which could account for said death even without contact with the current. It may be very difficult to define in such a case
142

142

SUPREME COURT REPORTS ANNOTATED People vs. Chaw Yaw Shun if the death was due to the disease or electric current if no electric current marks are present. You agree with that, Doctor?

A. I agree with the condition that those who died of cardiac as a result of small shock may really die without indicat ion externally. (tsn, pp. 426!427, Vol. I, JP Marilao.) Q. And the abrasion you mentioned in Exh. R could that have been produced by minor or sharp object? A. Yes, sir, in fact I mentioned that in my statement. From the foregoing facts and circumstances set forth, it is clear that the mere absence of external injury in appellants body does not destroy or rule out appellants claim of maltreatment by the use of other scientific modes or forms of torture. Appellants injuries, certified by a private physician and constabulary doctors, were telltales corroboration of the charge of torture and maltreatment. It is now settled that a confession which is induced or extorted by torturing the accused or by personal violence or abuse directed against the accused for the purpose of obtaining a confession, is an involuntary one and is not admissible in evidence against him, unless found to be true. (People vs. Tipay, 70 Phil. 615.) Appellee argues, however, conceding that the confession was involuntary, that it is nevertheless admissible because the facts stated in the confession have been corroborated by other evidence. A review of the evidence, however, showed that other than the confession, there is no other evidence which proves the truth of the facts stated in the confession. On the contrary, analyzing the confession of Chua, it will be noticed that it is replete with improbabilities and falsities in its material and substantial parts.

1.While in Chuas confession there appears a statement that the order to kill was given to him by his partners in Hongkong, Yao Chung and Tay Seng, thru the overseas telephone on June 29, 1959, at 11:00 a.m., the records of the Bureau of Telecommunications which in July, 1959 was the only agency operating an overseas telephone system between Hongkong and Manila, failed to disclose any such telephone conversation between Yao Chung and appellant Chua. (Exhibit 17-Chua, and testimony of radio technician, pp. 471!481, bail hearing before Judge Mejia.)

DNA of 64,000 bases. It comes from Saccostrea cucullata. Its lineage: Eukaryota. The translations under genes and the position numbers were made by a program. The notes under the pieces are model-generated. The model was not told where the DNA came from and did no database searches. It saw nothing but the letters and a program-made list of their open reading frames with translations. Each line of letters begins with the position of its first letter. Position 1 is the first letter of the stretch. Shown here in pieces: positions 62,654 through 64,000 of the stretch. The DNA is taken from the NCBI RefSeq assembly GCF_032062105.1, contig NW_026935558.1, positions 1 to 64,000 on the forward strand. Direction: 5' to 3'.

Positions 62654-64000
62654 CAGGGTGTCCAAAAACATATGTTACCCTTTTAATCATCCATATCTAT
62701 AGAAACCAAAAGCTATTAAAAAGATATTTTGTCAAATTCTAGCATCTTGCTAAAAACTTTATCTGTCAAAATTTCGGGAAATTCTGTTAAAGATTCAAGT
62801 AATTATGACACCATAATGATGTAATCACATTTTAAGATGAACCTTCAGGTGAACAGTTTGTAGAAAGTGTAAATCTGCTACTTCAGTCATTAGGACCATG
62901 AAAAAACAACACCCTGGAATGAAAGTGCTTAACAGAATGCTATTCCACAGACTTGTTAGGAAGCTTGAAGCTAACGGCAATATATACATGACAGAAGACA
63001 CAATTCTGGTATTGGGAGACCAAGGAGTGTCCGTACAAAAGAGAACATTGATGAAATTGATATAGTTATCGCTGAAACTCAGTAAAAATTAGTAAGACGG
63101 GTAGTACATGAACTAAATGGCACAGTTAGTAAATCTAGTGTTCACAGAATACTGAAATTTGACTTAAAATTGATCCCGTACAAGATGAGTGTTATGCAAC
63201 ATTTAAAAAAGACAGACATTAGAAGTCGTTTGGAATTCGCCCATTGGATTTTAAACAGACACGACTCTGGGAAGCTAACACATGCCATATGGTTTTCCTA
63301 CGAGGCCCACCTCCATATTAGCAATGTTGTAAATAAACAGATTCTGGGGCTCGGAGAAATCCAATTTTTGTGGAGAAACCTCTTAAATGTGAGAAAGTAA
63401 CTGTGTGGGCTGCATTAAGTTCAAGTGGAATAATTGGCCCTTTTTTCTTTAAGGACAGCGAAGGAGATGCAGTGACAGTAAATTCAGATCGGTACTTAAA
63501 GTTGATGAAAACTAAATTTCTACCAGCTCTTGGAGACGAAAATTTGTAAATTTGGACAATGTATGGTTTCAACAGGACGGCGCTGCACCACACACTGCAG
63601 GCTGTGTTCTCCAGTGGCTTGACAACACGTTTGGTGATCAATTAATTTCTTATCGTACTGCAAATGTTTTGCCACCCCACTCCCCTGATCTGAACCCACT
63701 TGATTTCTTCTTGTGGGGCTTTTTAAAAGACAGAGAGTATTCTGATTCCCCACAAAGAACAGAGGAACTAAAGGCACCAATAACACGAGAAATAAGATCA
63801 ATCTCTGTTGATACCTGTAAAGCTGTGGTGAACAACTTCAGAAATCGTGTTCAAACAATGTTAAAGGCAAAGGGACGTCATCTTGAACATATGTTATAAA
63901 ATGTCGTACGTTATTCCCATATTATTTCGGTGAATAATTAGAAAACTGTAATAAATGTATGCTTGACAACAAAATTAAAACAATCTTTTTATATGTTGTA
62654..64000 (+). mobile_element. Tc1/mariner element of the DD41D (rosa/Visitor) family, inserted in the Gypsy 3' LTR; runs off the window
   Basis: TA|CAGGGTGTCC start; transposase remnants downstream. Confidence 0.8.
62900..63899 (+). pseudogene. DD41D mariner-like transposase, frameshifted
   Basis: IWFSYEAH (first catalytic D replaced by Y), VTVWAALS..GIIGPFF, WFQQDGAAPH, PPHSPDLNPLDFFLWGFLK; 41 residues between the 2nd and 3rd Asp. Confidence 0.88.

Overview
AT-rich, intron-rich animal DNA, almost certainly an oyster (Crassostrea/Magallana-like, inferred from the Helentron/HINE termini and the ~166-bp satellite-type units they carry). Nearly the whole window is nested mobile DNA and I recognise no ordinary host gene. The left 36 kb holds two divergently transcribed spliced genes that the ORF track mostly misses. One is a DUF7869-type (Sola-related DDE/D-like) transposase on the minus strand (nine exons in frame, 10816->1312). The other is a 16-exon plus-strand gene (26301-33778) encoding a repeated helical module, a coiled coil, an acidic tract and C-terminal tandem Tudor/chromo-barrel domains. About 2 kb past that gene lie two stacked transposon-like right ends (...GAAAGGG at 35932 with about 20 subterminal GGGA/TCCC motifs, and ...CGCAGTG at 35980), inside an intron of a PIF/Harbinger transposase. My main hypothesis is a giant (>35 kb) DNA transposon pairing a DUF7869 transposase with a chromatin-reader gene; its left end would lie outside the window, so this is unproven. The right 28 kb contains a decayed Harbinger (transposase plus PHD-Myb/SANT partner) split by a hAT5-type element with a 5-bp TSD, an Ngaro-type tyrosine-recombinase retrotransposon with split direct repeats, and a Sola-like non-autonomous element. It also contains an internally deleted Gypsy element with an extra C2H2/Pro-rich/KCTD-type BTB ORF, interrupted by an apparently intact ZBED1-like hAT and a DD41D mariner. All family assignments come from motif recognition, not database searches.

143

VOL. 23, APRIL 25, 1968 People vs. Chaw Yaw Shun

143

2.In Chuas confession, it is said that the plot to kill Crisostomo was hatched up in Chuas residence at 1834 M.H. del Pilar, Malate, Manila, on the night of July 13, 1959, with Alvarez and Lim Bon Ping @ Johnny Yao, but the records of the Bureau of Immigration show that said Lim Bong Ping had re-entered Manila in November, 1958 and had left by Philippine Air Lines plane for Hongkong on December 7, 1958 (Exhs. 13, 14 and 15). And there is no showing that he had re-entered the Philippines after his departure for abroad on December 7, 1958. That Lim Bong Ping was not in Manila in July, 1959, is further shown by the sworn declarations of members of the staff Philippine Consulate General in San Francisco, California, of the Philippine Consulate General in San Francisco, California on 30 April 1958, and returned thereto on 24 December 1958, where he had been living constantly ever since. (Exhs. 5, 5-a and 6, 6-a.) And this fact was corroborated by the sworn statements of Mrs. Pilar R. Guerrero, Philippine Consulate employee in San Francisco, and Enrique Herbosa, a Filipino student in California. (Exhs. 7 and 7-a.) 3.In Chuas confession, it is said that Alvarez killed Crisostomo in consideration of P35,000.00. This is illogical and unbelievable. As his Honor, the late Judge Manuel M. Mejia, the first trial judge in the case, said in his order granting bail to appellant, If Alvarez had really killed Crisostomo in consideration of a reward promised to him by Chua, it would seem to be unnatural and illogical for Chua, to have gone along with Alvarez in the actual killing of

Crisostomo on the night of July 14, 1959. On the. other hand, it is said by Alvarez in his tape-recorded statement that his motive in killing the deceased Crisostomo was to retrieve a rubber check which he had issued to Crisostomo in connection with his purchase from the latter of a Ford Fairlane car for P20,500.00 (Exh. LL, pp. 13, 28, tsn, Oct. 31, 1959). Indeed, the foregoing facts would show that it was Alvarez who had a motive to kill Crisostomo. In fact, he withdrew his appeal. 4.It is also said in the confession that Crisostomo was shot on the head while driving the car. This is incredible, because in that situation, the car would have gone out of
144

144

SUPREME COURT REPORTS ANNOTATED People vs. Chaw Yaw Shun

control or would have been involved in an accident which did not happen. 5.And as a result of the incident discussed in the preceding number, if it were true, evidently the authorities would have found bloodstains in the car which is not present. 6.The statement in the confession that Chua was with the group that killed Crisostomo at Lias road, Marilao, is impeached by the testimony of Paulino Antonio, a witness for the prosecution, who declared that it was only Alvarez whom he saw at the vicinity of the crime on the night of July 14, 1959. The f inding of the court that there was conspiracy among the accused, notwithstanding the fact that on the same evidence, the court found one defendant not guilty, but sufficient to convict the two others, on the courts finding and conclusion As regards the testimony of Arturo Cayetano, the court is inclined to give a margin of error in his identifying Carasig on the night in question x x x, is indeed, somewhat illogical